In the meantime, Patrick Henry, an avowed opponent of the Constitution, introduced a draft resolution in the Virginia legislature requesting that Congress summon a second convention to adopt amendments to the Constitution. This step, coming on top of the New York round robin, particularly alarmed Madison. Henry and Jefferson were not friends, but both wanted a bill of rights. People might assume that they were equally interested in a second constitutional convention, and, if nine state legislatures (out of the 13 states) asked Congress to summon such a convention, Congress would have no choice but to arrange the meeting.
Madison had always been lukewarm about the adoption of a bill of rights. He held that in a national government, the manifest diversity of interests would be the best security for civil rights, while paper guarantees would be useless. But the New York round robin had to be short circuited, and the only way to do that was to inspire the First Congress to adopt a draft bill of rights that would include a reserved powers clause which would assure the states of their powers under the Constitution. This was the origin of the Tenth Amendment that read: “The powers not delegated to the United States by the Constitution, nor prohibited by it to the States, are reserved to the States respectively, or to the people.” Both Leonard Levy and Herbert Storing have written that Madison proposed a bill of rights for the direct purpose of undermining the second convention movement. America’s receipt of a bill of rights was thus an accident of history, according to these two prominent authorities.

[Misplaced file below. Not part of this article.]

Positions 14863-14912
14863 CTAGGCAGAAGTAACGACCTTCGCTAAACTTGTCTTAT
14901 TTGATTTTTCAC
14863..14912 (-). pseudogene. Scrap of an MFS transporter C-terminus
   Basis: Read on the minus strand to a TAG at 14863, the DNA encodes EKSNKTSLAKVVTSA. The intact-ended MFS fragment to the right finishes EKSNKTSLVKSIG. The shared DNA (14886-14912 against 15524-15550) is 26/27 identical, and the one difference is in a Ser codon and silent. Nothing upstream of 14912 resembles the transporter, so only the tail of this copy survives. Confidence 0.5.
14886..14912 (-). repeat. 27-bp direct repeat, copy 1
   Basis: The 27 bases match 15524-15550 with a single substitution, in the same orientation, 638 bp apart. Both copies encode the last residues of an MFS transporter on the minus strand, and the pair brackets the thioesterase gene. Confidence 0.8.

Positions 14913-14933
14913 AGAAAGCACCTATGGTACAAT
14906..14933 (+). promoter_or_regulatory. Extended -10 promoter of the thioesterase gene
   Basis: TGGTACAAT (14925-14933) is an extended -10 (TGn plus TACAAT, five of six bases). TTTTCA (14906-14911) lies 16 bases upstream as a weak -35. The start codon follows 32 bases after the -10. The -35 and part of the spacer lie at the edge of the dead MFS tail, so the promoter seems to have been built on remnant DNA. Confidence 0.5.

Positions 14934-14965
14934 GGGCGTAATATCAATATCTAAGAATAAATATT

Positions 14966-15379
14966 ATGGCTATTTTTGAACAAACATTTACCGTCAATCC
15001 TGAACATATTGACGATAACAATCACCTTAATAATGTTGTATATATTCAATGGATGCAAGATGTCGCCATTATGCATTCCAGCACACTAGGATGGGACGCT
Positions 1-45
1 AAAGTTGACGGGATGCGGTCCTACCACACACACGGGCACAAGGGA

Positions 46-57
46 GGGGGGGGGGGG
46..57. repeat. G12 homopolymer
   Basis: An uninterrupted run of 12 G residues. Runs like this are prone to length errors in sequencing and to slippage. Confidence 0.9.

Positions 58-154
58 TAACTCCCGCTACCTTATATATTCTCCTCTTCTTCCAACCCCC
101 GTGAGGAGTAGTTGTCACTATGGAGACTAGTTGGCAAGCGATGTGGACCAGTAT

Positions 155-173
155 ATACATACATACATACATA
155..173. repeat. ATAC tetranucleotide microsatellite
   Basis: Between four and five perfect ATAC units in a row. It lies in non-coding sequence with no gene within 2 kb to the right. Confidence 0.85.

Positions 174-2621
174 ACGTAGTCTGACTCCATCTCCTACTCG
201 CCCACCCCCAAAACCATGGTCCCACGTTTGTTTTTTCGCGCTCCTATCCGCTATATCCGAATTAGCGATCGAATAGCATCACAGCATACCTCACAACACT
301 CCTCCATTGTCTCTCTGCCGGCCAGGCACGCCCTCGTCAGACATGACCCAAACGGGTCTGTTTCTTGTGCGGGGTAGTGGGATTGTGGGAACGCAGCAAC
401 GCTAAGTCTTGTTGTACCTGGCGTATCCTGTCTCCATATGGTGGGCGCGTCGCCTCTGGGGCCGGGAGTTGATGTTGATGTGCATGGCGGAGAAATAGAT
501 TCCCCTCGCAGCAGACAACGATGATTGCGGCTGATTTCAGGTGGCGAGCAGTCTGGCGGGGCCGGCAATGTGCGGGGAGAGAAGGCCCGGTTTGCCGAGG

Congress was busy organizing and instituting a government and felt that a bill of rights could wait until later. But Madison was insistent and forced Congress to adopt the draft bill of rights he was proposing. Yet even though it was urgent to obtain a bill of rights so as to derail the second convention movement, was it really so urgent that the vote in Congress had to be taken in the first year of the two-year-term of the House of Representatives? What was so precarious that it had to be sped up and all completed in Congress in the very first year? I have found the answer in a comprehensive letter by Madison to Richard Peters, a colleague from the Continental Congress.